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image: Snake Imitators Persist

Snake Imitators Persist

By | June 12, 2014

A harmless snake in the Carolina Sandhills has been mimicking a poisonous species for decades, and has become a better imitator since the latter went extinct.

2 Comments

image: Faces for Fighting?

Faces for Fighting?

By | June 10, 2014

Scientists propose that hominin facial bones evolved for protection against the powerful blows of combat.

2 Comments

image: Book Excerpt from <em>The Drunken Monkey</em>

Book Excerpt from The Drunken Monkey

By | June 1, 2014

In Chapter 3, "On the Inebriation of Elephants," author Robert Dudley considers whether tales of tipsy pachyderms and bombed baboons have any basis in scientific truth.

1 Comment

image: Drunks and Monkeys

Drunks and Monkeys

By | June 1, 2014

Understanding our primate ancestors’ relationship with alcohol can inform its use by modern humans.  

5 Comments

image: Rusty Waves of Grain

Rusty Waves of Grain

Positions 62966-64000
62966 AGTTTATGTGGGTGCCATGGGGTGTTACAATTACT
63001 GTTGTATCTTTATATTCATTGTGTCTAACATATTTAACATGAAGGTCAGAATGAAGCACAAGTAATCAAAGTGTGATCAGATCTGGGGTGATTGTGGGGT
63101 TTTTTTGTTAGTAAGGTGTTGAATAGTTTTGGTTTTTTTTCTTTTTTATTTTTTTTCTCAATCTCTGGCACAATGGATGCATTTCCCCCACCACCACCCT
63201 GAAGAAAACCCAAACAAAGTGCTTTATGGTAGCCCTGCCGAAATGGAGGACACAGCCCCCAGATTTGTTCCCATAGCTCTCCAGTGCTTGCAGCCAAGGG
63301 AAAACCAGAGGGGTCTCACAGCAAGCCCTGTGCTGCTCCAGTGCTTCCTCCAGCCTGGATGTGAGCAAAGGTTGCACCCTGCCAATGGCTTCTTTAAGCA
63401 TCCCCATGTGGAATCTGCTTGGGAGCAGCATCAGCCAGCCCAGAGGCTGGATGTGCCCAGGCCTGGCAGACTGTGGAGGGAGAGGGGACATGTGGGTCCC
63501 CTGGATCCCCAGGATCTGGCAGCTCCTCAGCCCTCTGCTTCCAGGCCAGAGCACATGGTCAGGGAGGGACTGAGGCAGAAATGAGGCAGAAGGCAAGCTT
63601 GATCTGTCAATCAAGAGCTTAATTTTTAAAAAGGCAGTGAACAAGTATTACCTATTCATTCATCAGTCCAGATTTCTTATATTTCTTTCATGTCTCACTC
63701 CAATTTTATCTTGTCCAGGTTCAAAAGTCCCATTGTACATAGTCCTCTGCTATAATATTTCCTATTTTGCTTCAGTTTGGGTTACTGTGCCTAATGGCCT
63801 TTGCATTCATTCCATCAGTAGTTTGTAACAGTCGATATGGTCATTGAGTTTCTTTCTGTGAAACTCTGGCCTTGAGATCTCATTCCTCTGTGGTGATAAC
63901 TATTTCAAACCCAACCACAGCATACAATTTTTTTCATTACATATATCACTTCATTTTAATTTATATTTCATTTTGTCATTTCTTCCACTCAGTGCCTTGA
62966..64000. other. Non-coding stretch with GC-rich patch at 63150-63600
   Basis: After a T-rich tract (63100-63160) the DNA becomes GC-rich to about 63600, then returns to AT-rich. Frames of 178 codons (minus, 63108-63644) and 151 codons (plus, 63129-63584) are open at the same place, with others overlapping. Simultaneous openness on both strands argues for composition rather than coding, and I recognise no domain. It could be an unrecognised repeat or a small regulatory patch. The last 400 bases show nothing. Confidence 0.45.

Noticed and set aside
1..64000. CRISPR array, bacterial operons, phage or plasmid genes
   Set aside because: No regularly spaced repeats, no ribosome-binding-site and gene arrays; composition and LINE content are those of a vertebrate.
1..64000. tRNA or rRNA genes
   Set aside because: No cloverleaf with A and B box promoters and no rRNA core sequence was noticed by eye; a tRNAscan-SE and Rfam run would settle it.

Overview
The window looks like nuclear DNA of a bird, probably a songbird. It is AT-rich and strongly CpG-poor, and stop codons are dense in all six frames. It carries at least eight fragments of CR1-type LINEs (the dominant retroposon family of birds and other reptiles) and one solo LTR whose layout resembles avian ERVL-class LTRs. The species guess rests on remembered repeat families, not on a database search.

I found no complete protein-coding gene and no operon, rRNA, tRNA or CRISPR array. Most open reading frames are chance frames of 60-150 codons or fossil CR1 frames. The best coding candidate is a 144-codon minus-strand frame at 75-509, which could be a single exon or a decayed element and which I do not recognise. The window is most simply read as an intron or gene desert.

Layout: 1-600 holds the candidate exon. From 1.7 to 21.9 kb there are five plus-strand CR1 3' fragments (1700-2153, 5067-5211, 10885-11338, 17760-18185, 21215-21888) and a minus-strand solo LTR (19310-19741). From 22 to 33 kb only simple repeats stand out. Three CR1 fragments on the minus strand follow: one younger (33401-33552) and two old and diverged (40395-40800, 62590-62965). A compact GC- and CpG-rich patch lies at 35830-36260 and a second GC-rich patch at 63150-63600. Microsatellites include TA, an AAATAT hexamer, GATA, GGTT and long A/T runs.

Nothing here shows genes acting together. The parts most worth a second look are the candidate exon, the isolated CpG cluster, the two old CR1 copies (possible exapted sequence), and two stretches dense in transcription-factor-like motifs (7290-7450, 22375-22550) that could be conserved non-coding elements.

By | June 1, 2014

See how a ruinous fungus that attacks wheat wreaks its damage.

0 Comments

image: Wheat Whisperer, circa 1953

Wheat Whisperer, circa 1953

By | June 1, 2014

The Green Revolution of the 20th century began with Norman Borlaug’s development of a short-statured, large-grained wheat.

3 Comments

image: Wild Relatives

Wild Relatives

By , and | June 1, 2014

As rich sources of genetic diversity, the progenitors and kin of today’s food crops hold great promise for improving production in agriculture’s challenging future.

1 Comment

image: Designer Livestock

Designer Livestock

By | June 1, 2014

New technologies will make it easier to manipulate animal genomes, but food products from genetically engineered animals face a long road to market.

3 Comments

image: Putting Up Resistance

Putting Up Resistance

By | June 1, 2014

Will the public swallow science’s best solution to one of the most dangerous wheat pathogens on the planet?

7 Comments

image: For Some Male Crickets, Silence Means Survival

For Some Male Crickets, Silence Means Survival

By | May 29, 2014

Two island populations of male crickets independently evolved to evade parasites by keeping quiet, and have come up with a way to sneak matings with females that still seek the male courtship song.

2 Comments

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